Step 3: Dodge the detail trap

Once you start to think about the level of detail you need to go into your 3-month action plan, it can be very, very easy to get yourself hugely bogged down. But you don’t need to do that! Your plan doesn’t need the nitty-gritty of detail, it just needs to tell you when you’ll need to work on those details.

For instance, if one of your actions was to develop a clearer social media strategy, your plan doesn’t need to include the detail of that strategy. All it needs to include is an action and a deadline for when you are going to actually write that strategy.

Step 4: Writing the plan

I would recommend that you find yourself a really nice, big workspace for this part. And plenty of paper. Use a separate sheet or page for each of the key areas of your business. Some of the big things that should definitely be included are finances, marketing, sales, and systems if you need to improve around that.

You might also include things like organisation and time management. Possibly delivery of customer service, or product development if that’s key for you. Think about the most critical areas for your own business; those that you know can make a really significant difference.

And then brainstorm. Go for your life and list down everything that you would like to improve about each of those topics.

And then comes the trickiest part.

Getting realistic about what’s actually achievable within the next 3 months!

I promise you that the first time you do this, what you put on that plan will be at least six months worth of work because we’re so eager to get everything done and so optimistic about how much time and capacity you’ve got. When really you haven’t.

So strip it back and focus only on the most important headlines actions for you. Bear in mind, that with a three-month plan, you’ll have four of these plans over the year so you don’t have to pack everything into plan number one!

Make it clear. Keep it simple. Make it achievable and don’t get too bogged down with the detail.

Step 5: Making it happen

There are two key things that you’ll really need to do if you are going to actually make this happen and stick to the plan.

Firstly, you’ll need to keep the plan somewhere visible and handy. If you can put it up on your office wall that’s absolutely perfect. If you don’t have that kind of environment, then keep it somewhere you’ll regularly see it, maybe on your desk or in your notebook. This is definitely not something that you should shove in your bottom drawer never to be seen again!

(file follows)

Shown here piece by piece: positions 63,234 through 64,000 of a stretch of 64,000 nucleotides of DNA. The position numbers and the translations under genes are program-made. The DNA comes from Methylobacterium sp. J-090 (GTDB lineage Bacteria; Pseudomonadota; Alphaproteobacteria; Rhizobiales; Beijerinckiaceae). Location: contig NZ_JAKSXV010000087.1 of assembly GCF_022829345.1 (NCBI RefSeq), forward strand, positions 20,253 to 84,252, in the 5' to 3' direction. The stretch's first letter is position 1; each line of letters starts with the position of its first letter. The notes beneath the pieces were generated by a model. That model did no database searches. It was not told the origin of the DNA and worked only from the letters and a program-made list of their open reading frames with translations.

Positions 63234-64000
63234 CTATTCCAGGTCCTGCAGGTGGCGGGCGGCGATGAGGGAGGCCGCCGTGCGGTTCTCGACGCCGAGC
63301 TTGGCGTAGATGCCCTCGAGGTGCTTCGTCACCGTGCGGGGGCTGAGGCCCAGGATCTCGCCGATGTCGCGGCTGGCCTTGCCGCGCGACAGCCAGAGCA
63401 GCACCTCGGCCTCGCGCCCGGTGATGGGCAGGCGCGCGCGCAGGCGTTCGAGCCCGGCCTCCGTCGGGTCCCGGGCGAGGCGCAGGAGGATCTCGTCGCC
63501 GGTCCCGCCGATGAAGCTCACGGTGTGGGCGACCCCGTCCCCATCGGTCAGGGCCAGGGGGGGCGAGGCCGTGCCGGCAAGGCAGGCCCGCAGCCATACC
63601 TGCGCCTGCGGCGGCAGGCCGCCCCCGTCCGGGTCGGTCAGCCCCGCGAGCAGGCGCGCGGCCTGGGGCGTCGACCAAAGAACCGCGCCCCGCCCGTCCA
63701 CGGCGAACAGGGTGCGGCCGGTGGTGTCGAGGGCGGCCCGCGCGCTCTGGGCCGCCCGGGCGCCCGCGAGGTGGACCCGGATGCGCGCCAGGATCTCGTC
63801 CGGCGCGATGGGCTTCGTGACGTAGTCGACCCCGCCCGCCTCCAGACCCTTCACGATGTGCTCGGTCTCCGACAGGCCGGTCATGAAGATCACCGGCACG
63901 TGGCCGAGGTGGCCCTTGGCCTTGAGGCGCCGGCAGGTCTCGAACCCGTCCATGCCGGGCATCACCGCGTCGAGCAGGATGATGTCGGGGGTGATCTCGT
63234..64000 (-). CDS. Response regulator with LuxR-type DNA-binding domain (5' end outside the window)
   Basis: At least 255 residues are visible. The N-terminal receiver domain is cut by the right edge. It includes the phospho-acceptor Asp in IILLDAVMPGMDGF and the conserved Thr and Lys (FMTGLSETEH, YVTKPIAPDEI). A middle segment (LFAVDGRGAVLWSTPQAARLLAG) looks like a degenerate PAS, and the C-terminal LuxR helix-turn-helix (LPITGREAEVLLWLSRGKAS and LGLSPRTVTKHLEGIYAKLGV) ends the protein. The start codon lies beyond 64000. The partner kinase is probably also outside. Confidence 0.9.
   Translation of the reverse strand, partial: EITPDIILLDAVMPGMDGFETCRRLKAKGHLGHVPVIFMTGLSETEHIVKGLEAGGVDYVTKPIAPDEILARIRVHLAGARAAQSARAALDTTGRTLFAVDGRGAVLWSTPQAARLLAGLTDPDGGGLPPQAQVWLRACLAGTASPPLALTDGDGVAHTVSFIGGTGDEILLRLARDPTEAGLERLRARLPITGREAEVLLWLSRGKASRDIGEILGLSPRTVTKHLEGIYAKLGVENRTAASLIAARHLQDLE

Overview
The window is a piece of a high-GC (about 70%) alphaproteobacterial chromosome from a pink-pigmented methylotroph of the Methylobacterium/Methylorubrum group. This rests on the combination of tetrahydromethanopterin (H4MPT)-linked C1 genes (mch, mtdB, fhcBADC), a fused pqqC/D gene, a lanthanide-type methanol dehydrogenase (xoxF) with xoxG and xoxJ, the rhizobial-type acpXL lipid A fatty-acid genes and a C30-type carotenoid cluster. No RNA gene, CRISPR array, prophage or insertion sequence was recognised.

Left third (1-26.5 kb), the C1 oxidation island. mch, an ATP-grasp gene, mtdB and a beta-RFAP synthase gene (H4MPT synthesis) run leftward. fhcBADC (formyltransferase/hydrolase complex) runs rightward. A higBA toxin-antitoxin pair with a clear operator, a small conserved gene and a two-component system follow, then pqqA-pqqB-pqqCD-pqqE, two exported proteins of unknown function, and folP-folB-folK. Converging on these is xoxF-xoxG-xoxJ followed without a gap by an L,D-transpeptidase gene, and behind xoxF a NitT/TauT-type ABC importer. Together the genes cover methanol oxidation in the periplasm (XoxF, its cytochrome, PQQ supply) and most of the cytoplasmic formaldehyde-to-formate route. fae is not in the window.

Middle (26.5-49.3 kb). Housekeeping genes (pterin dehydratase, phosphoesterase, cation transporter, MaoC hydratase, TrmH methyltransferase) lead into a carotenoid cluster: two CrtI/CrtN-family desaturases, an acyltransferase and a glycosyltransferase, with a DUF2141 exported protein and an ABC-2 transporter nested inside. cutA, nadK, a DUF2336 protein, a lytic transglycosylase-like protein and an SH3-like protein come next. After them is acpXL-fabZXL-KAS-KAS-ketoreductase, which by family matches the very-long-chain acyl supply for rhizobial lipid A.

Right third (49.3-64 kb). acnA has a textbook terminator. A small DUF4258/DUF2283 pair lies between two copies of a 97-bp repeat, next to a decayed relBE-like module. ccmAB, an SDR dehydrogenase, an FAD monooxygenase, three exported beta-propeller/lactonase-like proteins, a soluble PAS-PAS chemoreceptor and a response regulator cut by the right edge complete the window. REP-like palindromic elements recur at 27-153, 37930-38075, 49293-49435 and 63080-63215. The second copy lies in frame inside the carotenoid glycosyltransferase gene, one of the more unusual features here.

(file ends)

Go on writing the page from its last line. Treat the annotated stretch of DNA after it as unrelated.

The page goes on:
The final thing you need to do is to book specific chunks of time into your diary every single week for you to go back, look at that plan, review how well you’ve done this week, and exactly what you need to do next week to keep you on track with that plan.

Remind yourself each week why this plan is so important. This is about growing your business. This plan will help you to build the business and create the lifestyle and the legacy that you want. It will also help you to unlock the capacity to deliver the best service to as many people as possible. So it’s actually in your customers best interest for you to dedicate this time to you and your business!


Need more help?

There you have a whole range of tips to help you write your own business plan.

But if you know that you still need more help then get in touch and I can talk to you about that. Or have a look at my Rocket Powered quarterly business planning workshops. in 2019 these are happening on the 7th June, the 6th September and the 6th December.

I would also love to hear from you in the comments below or via a reply to my weekly e-mail to let me know what you thought of this blog/video. If there’s anything in particular that resonates with you about it, or if there’s something that raises extra questions that you’d love me to also issue some tips about.